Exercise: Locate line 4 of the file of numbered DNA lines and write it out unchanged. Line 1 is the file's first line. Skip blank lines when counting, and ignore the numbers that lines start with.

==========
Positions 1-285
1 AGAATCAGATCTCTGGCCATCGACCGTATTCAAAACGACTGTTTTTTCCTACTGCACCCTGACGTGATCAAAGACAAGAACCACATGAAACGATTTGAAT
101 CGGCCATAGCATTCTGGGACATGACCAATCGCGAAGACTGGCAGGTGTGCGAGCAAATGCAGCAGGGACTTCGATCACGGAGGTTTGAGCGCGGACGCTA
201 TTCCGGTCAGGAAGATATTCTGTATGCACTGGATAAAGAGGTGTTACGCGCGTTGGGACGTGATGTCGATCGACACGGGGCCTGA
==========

201 TTCCGGTCAGGAAGATATTCTGTATGCACTGGATAAAGAGGTGTTACGCGCGTTGGGACGTGATGTCGATCGACACGGGGCCTGA